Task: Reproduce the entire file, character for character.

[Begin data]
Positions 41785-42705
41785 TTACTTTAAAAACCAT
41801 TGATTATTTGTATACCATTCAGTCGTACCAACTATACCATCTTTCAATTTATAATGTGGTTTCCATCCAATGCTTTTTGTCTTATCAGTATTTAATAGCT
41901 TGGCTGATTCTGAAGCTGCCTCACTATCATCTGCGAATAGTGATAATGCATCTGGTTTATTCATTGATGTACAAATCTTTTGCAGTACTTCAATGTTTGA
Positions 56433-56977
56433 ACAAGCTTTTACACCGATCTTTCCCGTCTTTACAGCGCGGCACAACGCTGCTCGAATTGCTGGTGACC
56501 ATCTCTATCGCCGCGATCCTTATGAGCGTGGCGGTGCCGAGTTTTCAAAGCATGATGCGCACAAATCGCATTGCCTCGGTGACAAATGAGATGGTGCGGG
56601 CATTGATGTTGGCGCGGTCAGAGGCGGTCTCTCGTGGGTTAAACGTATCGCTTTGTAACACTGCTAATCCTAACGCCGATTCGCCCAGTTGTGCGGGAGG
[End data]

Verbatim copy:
Positions 41785-42705
41785 TTACTTTAAAAACCAT
41801 TGATTATTTGTATACCATTCAGTCGTACCAACTATACCATCTTTCAATTTATAATGTGGTTTCCATCCAATGCTTTTTGTCTTATCAGTATTTAATAGCT
41901 TGGCTGATTCTGAAGCTGCCTCACTATCATCTGCGAATAGTGATAATGCATCTGGTTTATTCATTGATGTACAAATCTTTTGCAGTACTTCAATGTTTGA
Positions 56433-56977
56433 ACAAGCTTTTACACCGATCTTTCCCGTCTTTACAGCGCGGCACAACGCTGCTCGAATTGCTGGTGACC
56501 ATCTCTATCGCCGCGATCCTTATGAGCGTGGCGGTGCCGAGTTTTCAAAGCATGATGCGCACAAATCGCATTGCCTCGGTGACAAATGAGATGGTGCGGG
56601 CATTGATGTTGGCGCGGTCAGAGGCGGTCTCTCGTGGGTTAAACGTATCGCTTTGTAACACTGCTAATCCTAACGCCGATTCGCCCAGTTGTGCGGGAGG